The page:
Sinn Fein's decision to meet the Queen next week has been welcomed by the President of Ireland, Michael D Higgins.
Speaking at a reception in London on Saturday, President Higgins said the move would help communities reconcile.
Sinn Fein deputy first minister Martin McGuinness is due to shake hands with Queen Elizabeth at a reception in Belfast next week.
President Higgins also said he hoped to make a state visit to the UK next year.
He is currently making his second official visit to London. During the trip, he became the first Irish head of state to visit the GAA's headquarters in west London.
Martin McGuinness, a former IRA leader, has been a major figure in the Irish peace process and has been deputy first minister of Northern Ireland for five years.
He is expected to meet the Queen at an event organised by Cooperation Ireland on Wednesday. President Higgins is also expected to attend.
Both the Queen and President Higgins are patrons of the organisation, which was founded in 1979 and seeks to promote good relations between Catholics and Protestants on both sides of the Irish border.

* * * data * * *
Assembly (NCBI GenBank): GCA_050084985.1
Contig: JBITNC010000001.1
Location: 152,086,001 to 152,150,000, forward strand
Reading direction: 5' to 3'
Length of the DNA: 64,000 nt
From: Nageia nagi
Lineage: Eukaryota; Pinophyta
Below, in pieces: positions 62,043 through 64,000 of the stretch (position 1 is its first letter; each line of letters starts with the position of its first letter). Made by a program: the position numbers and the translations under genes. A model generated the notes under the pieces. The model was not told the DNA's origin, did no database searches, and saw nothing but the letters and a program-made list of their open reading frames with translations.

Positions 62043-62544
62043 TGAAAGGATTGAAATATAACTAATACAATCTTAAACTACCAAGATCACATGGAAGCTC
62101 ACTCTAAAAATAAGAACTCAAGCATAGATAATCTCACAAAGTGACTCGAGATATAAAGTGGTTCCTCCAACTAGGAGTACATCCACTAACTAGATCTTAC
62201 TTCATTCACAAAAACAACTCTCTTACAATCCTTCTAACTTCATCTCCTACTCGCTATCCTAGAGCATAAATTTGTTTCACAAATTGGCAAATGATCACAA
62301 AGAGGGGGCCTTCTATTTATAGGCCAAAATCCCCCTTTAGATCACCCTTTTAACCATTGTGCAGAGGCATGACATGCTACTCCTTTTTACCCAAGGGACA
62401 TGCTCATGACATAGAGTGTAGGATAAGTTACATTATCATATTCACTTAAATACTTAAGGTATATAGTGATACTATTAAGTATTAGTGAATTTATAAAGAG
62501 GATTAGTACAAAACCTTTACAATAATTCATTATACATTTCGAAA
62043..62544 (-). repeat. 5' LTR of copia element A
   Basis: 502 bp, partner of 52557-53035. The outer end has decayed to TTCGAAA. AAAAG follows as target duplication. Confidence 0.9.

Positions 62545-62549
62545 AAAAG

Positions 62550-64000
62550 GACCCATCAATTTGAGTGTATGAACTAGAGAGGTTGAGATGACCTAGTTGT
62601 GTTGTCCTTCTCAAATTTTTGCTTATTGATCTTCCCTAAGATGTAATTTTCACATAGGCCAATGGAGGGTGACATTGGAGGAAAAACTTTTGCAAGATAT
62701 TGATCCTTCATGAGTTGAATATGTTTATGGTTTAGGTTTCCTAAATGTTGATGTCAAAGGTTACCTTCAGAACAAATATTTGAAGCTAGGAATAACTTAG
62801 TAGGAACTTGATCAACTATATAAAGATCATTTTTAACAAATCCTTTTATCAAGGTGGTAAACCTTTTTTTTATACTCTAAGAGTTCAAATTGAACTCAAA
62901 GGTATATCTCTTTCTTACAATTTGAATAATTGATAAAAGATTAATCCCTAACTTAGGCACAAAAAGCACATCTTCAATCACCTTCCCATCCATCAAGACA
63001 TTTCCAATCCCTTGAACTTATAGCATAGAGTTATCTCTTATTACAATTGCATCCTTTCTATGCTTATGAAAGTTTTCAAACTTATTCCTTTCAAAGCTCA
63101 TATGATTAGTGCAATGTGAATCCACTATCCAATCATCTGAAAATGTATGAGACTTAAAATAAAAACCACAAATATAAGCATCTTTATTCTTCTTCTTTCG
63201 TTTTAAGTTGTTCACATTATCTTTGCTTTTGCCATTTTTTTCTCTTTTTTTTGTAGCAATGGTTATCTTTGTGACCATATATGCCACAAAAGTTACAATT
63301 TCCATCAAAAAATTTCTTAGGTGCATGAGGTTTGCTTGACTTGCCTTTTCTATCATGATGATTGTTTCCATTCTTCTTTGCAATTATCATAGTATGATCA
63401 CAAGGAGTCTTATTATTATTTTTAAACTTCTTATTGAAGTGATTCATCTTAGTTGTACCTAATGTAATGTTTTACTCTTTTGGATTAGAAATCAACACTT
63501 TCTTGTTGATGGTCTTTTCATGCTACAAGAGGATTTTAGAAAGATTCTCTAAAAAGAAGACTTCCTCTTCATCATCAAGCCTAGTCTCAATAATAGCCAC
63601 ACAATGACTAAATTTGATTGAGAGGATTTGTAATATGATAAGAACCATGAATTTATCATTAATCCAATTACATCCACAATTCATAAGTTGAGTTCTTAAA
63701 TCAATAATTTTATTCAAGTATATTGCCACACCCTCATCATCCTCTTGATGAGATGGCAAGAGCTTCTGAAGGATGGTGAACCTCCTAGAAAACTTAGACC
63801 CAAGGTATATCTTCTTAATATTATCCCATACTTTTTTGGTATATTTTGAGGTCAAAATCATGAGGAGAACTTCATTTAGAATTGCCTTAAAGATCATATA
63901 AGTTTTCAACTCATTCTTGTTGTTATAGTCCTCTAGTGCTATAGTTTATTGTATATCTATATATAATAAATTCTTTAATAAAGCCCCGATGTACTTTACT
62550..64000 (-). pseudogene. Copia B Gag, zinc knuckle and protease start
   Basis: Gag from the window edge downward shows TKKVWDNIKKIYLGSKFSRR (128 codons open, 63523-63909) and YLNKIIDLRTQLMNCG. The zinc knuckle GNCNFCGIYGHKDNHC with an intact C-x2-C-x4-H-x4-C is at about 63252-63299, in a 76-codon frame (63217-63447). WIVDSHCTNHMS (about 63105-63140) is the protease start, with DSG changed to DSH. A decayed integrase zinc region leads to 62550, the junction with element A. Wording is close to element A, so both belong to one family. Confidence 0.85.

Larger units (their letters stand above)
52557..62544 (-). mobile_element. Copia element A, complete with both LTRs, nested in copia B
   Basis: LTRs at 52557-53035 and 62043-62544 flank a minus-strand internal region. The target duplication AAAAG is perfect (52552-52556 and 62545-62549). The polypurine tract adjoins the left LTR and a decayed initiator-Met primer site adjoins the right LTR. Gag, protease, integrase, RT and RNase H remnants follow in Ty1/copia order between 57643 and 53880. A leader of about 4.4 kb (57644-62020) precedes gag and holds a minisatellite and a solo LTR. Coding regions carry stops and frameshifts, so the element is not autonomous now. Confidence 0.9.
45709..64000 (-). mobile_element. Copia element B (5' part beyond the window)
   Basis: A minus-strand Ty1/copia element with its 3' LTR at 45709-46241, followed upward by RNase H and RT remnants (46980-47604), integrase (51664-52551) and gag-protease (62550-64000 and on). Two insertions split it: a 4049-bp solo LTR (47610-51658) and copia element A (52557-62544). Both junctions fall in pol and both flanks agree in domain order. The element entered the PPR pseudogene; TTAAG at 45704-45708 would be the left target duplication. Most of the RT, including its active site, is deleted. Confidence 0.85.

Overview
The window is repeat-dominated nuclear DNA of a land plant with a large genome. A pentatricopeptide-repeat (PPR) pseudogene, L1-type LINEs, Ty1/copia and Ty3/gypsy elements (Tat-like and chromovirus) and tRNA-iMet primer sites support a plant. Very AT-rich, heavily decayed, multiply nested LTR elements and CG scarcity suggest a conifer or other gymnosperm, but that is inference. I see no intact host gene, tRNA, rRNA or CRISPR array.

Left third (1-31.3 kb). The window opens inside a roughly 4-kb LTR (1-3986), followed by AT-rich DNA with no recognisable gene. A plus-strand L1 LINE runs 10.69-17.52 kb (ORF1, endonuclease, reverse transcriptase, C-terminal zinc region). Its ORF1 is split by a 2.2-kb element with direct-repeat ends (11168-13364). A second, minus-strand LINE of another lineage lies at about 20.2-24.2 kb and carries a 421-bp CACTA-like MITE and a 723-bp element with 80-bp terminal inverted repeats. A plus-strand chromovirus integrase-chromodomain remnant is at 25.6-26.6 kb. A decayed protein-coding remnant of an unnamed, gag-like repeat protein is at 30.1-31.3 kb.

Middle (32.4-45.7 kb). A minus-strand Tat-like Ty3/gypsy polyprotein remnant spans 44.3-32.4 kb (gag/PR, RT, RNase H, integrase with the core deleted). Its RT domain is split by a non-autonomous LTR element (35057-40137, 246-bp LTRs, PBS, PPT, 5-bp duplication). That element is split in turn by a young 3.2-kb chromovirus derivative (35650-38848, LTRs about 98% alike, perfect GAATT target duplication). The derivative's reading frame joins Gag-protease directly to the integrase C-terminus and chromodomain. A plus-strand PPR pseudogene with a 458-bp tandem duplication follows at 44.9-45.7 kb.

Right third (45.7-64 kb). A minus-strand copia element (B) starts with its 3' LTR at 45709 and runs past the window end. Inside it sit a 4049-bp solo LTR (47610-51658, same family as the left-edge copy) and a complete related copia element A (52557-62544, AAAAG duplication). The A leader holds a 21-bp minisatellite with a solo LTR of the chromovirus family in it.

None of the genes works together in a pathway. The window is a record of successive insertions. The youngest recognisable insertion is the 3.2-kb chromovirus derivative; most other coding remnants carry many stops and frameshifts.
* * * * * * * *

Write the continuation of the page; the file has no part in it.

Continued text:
The Queen is in Northern Ireland as part of her Diamond Jubilee Tour.
Sinn Fein's decision over the meeting was taken at a gathering of its Ard Comhairle in Dublin on Friday.
Speaking after the meeting, party president Gerry Adams described the decision as "good for Ireland" and "the right thing to do at the right time and for the right reasons."
The decision has also been welcomed by the Northern Ireland First Minister Peter Robinson and the Secretary of State for Northern Ireland, Owen Paterson.